Visiting with Mindfulness during the Cycle of the Annular Solar Eclipse

By Denyce White, BEP Partnerships Manager

Soon enough we will be in the path of the Annular Solar Eclipse, Jóhonaa’éí daaztsą́ which loosely translates as ‘the death of the sun’ in dinékeji (the “navajo” language). We will soon experience and be in the moon’s shadow. This phenomenon has so many conditions that have been created over time in order for it to occur and we have had no control over those conditions. Personally, when I reflect on this, it is a time for myself to practice Diné traditions during an eclipse to honor and be in reverence with myself, and to honor and practice reverence with mother earth, the sky, the sun, the sun, the elements, the universe, etc. It is a way to practice respect for such an auspicious occurrence especially in the time of the Diné new year; it is a reminder of conditions that are beyond us, such as positions and orbits of planets in the universe, as sacred. 

Okay, now circling back to conditions of the Annular Solar Eclipse being beyond us and not having any control of those conditions, well I think it is safe to say that this is true. What I would like to bring to light is the conditions that we do have control of, which is our presence and our mindfulness. When traveling, we spend time thinking about what to pack for our trip. We are being present and being mindful of essentials like: food, mileage, booking hotel rooms, finding camping sites, cost of gas–for those with electric vehicles, where am I going to charge–making sure to have enough water, etcetera, etcetera. That practice is addressing impact and intent, ‘how will my actions determine and affect my travel logistics and visitation?’ So, where I am going with this is our presence, mindfulness, paying attention to our thoughts, words, and actions can be practiced when we visit areas of the path of the Annular Solar Eclipse. It is especially important when visiting an area whose communities, Indigenous communities, have their own respected cultural and spiritual practices in relation to eclipses–the Navajo Nation is closing their Navajo Tribal Parks during the eclipse, two of them being Monument Valley Navajo Tribal Park and Four Corners Monument Tribal Park–and also an area, like Bears Ears National Monument, that embeds cultural and spiritual value and significance to Indigenous communities.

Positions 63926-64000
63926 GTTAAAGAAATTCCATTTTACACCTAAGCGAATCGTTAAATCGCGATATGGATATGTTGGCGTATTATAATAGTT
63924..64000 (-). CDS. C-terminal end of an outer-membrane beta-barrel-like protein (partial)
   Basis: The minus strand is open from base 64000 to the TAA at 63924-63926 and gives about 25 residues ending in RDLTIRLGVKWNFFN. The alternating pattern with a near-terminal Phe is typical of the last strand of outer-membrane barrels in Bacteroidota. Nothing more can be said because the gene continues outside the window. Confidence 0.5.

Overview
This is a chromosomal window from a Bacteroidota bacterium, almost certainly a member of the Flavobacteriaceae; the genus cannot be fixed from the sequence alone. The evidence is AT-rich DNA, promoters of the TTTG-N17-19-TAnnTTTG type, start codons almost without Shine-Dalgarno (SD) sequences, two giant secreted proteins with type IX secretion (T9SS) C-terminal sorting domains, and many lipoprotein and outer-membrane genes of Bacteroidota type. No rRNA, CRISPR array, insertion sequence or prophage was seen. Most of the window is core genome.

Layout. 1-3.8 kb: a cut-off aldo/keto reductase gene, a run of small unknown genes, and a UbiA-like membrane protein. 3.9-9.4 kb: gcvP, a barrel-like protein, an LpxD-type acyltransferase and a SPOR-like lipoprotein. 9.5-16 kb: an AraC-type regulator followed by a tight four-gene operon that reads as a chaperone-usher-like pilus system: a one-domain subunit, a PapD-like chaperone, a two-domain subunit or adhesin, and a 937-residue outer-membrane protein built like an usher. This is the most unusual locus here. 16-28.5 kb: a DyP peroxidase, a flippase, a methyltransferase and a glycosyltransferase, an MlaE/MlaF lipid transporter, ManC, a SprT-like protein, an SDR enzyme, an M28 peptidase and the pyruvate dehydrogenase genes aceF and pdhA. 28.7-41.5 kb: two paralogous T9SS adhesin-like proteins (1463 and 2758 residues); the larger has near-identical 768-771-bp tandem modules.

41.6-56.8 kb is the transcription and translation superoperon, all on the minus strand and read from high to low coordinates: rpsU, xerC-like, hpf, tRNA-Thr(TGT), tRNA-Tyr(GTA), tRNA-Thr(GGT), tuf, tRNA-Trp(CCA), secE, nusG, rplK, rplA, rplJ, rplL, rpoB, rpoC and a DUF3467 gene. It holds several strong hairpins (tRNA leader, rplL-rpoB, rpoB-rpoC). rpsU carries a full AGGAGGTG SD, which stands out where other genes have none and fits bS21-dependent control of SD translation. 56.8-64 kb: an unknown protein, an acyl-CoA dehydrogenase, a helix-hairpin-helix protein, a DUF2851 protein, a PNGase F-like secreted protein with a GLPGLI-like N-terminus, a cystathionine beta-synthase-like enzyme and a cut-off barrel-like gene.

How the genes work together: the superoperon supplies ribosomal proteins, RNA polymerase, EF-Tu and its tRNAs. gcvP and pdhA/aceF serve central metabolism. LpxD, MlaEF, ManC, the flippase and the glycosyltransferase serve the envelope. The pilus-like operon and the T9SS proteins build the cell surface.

I ask that when visiting the area of Southeastern Utah to practice mindfulness during your visitation. If you can practice mindfulness and intention with travel logistics, I would encourage practicing it while visiting the landscape in Southeastern Utah–it does not end when you get on the road to your destination and at the arrival of the destination. A few ways to practice: practice being aware of where camp is set up, where you drive your vehicle especially on the dirt roads and to stay on designated roads, signs that are posted in local communities in regards to the solar eclipse, businesses that are closed and places that are closed off from the general public, make sure to not disturb cryptobiotic soil because there is deep belief that the landscape is living and breathing–the landscape is living and breathing is stated in The Bears Ears National Monument Proclamation–notice how the landscape and shadows change during the eclipse, make note of how you feel, feel the breeze and dirt, take in the smell of the landscape, watch the clouds as they pass by, share friendly reminders to others of how to Visit With Respect to lower the impact on the landscape. Contemplate, what does it mean to lower impact on the landscape? 

We all care about the landscape near-in-and-around Bears Ears National Monument and the concern of “loving a place to death” is very real for many of us. So please, practice Visit With Respect. We are lucky enough to have people who care deeply–the team at Bears Ears Partnership to name one of many–who have been working for months to prepare for the massive influx of visitation due to the Annular Solar Eclipse and we are lucky to have guidelines that address ways to ‘Visit With Respect’ and to practice ‘Visit With Respect.’ It would be a good idea to peruse the guidelines and take a few minutes to look over it. From there it is up to you, myself, us, and others, with diligence (T'áá hwó' ají t'éego) on how to Visit With Respect. 

Ahxéhee’la – Tog’oiak – With gratitude